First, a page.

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christineka

merit badge counselor

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Some scouters get fed up with all of the "Byzantine bureaucracy." They get fed up of shelling out $ for pamphlets. I kind of agree. I would far prefer pamphlets that are low-budget, black-and-white books because that shows a good faith effort that BSA is trying to make scouting accessible to everybody. I'm not a big fan of worksheets, because ink and paper is expensive, and they could easily be produced for pennies on the dozen. So would it hurt the scout shop to have items that sell for a nickle? But they don't. So folks get fed up of MBs starting with a $3.50 purchase of a pamphlet, and chasing down adult applications, etc ...

 

But they they also miss the point of going outside of the troop for a resource, or calling somebody and maybe have them come and present their career/hobby to them, or maybe arranging a visit to a location related to a merit-badge. Scouting was never meant to be an insular, go-it-alone endeavor.

 

There are other missed opportunities. In this thread, the OP would like to be an MBC, and one troop basically shut the door on her. That's a shame. Because if one of those knuckle dragging boys would have said, "Mrs. C. would you like to council us on __ MB?" Maybe she would not be so apprehensive about the age difference between them and her son.

Have you bought paperback books/magazines lately? The price of MB pamphlets is reasonable, IMHO. The pamphlets aren't necessary. Instead of worksheets, you can print out a single sheet of paper that has just the requirements without all the extra blanks.

 

 

http://www.scouting.org/sitecore/content/Home/BoyScouts/AdvancementandAwards/MeritBadges/mb-CAMP.aspx

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Some scouters get fed up with all of the "Byzantine bureaucracy." They get fed up of shelling out $ for pamphlets. I kind of agree. I would far prefer pamphlets that are low-budget, black-and-white books because that shows a good faith effort that BSA is trying to make scouting accessible to everybody. I'm not a big fan of worksheets, because ink and paper is expensive, and they could easily be produced for pennies on the dozen. So would it hurt the scout shop to have items that sell for a nickle? But they don't. So folks get fed up of MBs starting with a $3.50 purchase of a pamphlet, and chasing down adult applications, etc ...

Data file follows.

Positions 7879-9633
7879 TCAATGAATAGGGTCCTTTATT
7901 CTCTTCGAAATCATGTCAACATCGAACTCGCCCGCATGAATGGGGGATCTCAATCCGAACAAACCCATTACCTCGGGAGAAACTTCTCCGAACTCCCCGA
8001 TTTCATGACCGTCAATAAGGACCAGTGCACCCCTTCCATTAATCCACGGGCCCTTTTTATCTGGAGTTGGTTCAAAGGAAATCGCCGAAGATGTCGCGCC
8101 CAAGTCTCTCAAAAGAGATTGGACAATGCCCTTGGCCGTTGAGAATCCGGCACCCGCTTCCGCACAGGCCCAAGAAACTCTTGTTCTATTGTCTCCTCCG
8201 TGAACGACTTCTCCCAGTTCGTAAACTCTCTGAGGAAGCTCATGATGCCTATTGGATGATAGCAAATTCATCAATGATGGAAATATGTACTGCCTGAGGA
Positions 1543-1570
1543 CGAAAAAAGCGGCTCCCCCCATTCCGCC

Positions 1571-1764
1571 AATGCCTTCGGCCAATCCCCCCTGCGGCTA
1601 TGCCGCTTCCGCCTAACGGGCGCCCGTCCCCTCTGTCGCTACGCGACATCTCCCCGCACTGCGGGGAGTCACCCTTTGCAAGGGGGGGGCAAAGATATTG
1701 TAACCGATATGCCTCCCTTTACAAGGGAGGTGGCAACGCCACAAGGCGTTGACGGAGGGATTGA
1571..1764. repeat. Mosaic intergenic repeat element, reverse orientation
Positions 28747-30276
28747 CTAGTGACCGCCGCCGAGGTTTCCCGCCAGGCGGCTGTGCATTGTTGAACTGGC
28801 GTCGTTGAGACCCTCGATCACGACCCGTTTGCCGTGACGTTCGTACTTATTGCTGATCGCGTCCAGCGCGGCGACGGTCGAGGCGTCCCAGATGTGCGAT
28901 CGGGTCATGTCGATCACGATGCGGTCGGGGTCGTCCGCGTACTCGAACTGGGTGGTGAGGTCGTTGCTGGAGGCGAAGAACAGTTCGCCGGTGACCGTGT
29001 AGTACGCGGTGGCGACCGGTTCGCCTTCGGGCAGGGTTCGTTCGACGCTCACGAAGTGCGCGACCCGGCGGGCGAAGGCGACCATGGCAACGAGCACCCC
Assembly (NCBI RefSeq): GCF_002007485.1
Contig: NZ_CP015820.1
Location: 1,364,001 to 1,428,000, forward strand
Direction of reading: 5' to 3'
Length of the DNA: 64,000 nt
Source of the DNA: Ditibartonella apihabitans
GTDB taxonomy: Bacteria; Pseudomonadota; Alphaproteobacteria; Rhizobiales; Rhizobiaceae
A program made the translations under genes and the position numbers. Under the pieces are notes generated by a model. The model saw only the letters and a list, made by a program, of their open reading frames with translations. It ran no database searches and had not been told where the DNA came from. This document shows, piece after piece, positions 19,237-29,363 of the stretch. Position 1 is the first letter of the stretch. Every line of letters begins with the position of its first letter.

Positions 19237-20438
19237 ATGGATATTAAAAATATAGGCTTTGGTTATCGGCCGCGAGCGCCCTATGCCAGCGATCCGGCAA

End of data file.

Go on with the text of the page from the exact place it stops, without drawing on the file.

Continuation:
But they they also miss the point of going outside of the troop for a resource, or calling somebody and maybe have them come and present their career/hobby to them, or maybe arranging a visit to a location related to a merit-badge. Scouting was never meant to be an insular, go-it-alone endeavor.

 

There are other missed opportunities. In this thread, the OP would like to be an MBC, and one troop basically shut the door on her. That's a shame. Because if one of those knuckle dragging boys would have said, "Mrs. C. would you like to council us on __ MB?" Maybe she would not be so apprehensive about the age difference between them and her son.

So, you don't need either worksheets or the merit badge books? I am not particularly fond of worksheets.

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Also, I did become a merit badge counselor for two unpopular badges. I've just begun the process of applying for 5 more and was wondering what the use was. I think several of them would be more popular. (I have the form filled out- just need to scan and send to the district guy.)

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Some scouters get fed up with all of the "Byzantine bureaucracy." They get fed up of shelling out $ for pamphlets. I kind of agree. I would far prefer pamphlets that are low-budget, black-and-white books because that shows a good faith effort that BSA is trying to make scouting accessible to everybody. I'm not a big fan of worksheets, because ink and paper is expensive, and they could easily be produced for pennies on the dozen. So would it hurt the scout shop to have items that sell for a nickle? But they don't. So folks get fed up of MBs starting with a $3.50 purchase of a pamphlet, and chasing down adult applications, etc ...